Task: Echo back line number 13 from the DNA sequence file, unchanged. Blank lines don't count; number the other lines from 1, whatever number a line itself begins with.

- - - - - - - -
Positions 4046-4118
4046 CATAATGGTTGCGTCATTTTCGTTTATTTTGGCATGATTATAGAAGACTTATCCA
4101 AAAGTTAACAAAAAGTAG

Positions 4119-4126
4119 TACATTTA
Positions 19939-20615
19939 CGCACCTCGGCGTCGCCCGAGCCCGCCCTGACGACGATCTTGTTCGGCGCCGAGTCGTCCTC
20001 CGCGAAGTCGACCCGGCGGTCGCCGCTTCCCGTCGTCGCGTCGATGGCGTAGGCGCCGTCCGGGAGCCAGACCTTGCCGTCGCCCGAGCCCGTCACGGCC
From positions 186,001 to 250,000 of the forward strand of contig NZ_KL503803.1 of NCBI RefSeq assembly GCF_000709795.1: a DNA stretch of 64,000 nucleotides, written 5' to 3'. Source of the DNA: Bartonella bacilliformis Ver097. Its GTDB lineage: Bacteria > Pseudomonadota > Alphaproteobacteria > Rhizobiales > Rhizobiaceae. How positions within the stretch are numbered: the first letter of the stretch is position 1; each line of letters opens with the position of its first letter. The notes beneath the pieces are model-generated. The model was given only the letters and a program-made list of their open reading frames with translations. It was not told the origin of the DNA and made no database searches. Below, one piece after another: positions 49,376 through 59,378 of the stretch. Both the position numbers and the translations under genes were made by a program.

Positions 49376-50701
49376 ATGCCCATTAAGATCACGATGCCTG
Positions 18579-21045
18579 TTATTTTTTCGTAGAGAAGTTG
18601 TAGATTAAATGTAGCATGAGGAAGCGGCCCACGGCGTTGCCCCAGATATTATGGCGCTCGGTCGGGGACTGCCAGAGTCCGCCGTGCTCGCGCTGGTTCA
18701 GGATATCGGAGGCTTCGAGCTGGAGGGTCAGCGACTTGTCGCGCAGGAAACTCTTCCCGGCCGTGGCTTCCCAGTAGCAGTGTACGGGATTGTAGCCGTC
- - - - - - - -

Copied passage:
18579 TTATTTTTTCGTAGAGAAGTTG